Azure web and worker roles that consume reference data can be made autonomous at runtime by deploying the reference data along with the application. This approach is ideal if the size of the local storage allows such a deployment. Embedded SQL databases, NoSQL databases, or XML files deployed locally help with the autonomy of Azure compute scale units. However, you should have a mechanism to update the data in each role without requiring redeployment. To do this, place any updates to the reference data at a cloud storage endpoint (for example, Azure Blob storage or SQL Database). Add code to each role that downloads the data updates into the compute nodes at role startup. Alternatively, add code that allows an administrator to perform a forced download into the role instances.
To increase availability, the roles should also contain a set of reference data in case storage is down. Roles can start with a basic set of reference data until the storage resource becomes available for the updates.
With this pattern, new deployments or role instances may take longer to start if you are deploying or downloading large amounts of reference data. This tradeoff might be acceptable for the autonomy of having the reference data immediately available on each role, rather than depending on external storage services.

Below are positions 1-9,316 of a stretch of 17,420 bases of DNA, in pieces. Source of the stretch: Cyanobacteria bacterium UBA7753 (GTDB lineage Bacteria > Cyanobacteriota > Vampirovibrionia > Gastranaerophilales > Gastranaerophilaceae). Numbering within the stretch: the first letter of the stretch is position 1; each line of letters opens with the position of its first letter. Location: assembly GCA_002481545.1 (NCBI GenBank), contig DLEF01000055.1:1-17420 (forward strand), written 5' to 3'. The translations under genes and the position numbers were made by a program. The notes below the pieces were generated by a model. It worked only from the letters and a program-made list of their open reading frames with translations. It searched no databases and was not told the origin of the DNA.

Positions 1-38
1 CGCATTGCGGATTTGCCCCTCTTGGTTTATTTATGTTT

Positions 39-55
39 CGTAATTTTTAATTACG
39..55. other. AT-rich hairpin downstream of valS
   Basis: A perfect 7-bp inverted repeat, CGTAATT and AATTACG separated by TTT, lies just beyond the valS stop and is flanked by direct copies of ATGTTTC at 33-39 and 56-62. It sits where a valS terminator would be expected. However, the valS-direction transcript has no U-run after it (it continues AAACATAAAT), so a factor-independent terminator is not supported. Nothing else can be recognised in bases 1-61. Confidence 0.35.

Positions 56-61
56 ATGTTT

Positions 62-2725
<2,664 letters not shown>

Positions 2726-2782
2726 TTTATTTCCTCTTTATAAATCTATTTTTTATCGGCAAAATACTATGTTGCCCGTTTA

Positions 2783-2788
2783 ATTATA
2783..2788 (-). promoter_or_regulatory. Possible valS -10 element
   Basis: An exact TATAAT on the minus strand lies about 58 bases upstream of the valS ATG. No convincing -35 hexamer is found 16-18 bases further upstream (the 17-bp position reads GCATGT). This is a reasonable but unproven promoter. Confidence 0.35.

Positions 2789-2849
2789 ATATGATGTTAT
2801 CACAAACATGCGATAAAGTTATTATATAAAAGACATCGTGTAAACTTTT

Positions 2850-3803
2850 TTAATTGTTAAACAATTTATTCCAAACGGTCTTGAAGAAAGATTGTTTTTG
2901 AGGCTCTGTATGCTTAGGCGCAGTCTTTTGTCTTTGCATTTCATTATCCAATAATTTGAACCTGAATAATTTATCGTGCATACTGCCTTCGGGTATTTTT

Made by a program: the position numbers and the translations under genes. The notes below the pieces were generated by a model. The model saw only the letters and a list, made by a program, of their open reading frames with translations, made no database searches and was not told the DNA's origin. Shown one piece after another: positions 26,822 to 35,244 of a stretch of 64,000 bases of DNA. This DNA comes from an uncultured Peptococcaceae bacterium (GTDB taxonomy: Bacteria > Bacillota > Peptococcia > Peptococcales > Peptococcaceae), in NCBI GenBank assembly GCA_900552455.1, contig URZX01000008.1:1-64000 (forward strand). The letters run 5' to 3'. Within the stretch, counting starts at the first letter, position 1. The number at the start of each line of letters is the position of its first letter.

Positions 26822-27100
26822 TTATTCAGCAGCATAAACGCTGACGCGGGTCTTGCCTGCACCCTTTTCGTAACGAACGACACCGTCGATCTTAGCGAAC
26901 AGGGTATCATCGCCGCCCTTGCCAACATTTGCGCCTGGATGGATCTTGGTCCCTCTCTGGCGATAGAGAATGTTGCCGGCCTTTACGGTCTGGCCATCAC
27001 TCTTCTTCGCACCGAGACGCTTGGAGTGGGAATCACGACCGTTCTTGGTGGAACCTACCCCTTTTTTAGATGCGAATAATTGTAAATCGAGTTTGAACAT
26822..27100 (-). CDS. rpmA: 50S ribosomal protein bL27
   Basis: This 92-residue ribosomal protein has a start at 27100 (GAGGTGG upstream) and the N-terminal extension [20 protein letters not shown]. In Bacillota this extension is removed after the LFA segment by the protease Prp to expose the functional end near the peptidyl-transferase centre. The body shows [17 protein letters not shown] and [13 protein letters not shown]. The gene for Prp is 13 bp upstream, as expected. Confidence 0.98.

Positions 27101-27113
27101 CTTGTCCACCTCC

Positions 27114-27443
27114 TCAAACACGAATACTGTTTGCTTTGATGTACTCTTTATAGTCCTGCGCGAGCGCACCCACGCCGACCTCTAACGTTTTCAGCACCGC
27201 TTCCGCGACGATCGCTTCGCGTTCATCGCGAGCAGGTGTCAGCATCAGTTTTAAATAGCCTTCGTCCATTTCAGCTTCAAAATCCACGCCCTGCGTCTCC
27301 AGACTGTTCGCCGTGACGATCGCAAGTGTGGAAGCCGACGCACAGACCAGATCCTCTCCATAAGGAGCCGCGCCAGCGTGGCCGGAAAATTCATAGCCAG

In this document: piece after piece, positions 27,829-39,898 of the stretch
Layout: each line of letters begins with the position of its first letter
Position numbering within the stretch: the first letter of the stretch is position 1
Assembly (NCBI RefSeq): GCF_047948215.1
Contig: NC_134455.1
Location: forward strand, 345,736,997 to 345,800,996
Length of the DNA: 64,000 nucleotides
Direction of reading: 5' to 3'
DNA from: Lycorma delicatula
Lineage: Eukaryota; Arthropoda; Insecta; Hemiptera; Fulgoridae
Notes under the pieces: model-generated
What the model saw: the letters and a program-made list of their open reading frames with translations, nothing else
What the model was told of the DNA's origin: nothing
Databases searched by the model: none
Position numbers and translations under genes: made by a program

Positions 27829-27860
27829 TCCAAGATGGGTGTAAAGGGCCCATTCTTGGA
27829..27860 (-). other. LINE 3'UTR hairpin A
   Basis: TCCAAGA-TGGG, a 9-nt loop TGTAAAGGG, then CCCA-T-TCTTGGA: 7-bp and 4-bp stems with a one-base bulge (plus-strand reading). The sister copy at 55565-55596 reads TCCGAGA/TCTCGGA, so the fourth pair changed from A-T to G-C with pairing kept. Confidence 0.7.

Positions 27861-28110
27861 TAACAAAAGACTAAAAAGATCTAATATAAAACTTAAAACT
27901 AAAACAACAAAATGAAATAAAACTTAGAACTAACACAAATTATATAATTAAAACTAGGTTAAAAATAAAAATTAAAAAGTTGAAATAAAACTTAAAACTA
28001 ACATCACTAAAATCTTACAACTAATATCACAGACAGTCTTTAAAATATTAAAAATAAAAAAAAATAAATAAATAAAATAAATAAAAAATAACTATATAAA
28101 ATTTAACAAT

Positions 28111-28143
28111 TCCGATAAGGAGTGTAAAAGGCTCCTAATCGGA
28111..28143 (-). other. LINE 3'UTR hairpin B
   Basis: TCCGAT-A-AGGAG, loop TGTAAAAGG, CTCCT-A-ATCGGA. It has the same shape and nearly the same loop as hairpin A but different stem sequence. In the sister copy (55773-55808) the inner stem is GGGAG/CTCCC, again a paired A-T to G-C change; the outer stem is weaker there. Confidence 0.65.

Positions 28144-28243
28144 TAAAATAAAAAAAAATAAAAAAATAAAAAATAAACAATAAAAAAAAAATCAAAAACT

Transactional data pattern for high availability
Transactional data is the data that the application generates in a business context. Transactional data is a combination of the set of business processes that the application implements and the reference data that supports these processes. Examples of transactional data can include orders, advanced shipping notices, invoices, and customer relationship management (CRM) opportunities. Transactional data is supplied to external systems for record keeping or for further processing.
Reference data can change within the systems that are responsible for that data. Therefore, transactional data must save the point-in-time reference data context to minimize external dependencies for its semantic consistency. For example, a product may be removed from the catalog several months after an order is fulfilled. Storing as much reference data context as possible with the transaction is recommended. This approach preserves the semantics associated with the transaction, even if the reference data changes after the transaction is captured.
As mentioned previously, architectures that use loose coupling and asynchronous communication can provide higher levels of availability. This is true for transactional data as well, but the implementation is more complex. Traditional transactional patterns usually rely on the database for guaranteeing the transaction. When you introduce intermediate layers, the application code must correctly handle the data at various layers to ensure sufficient consistency and durability.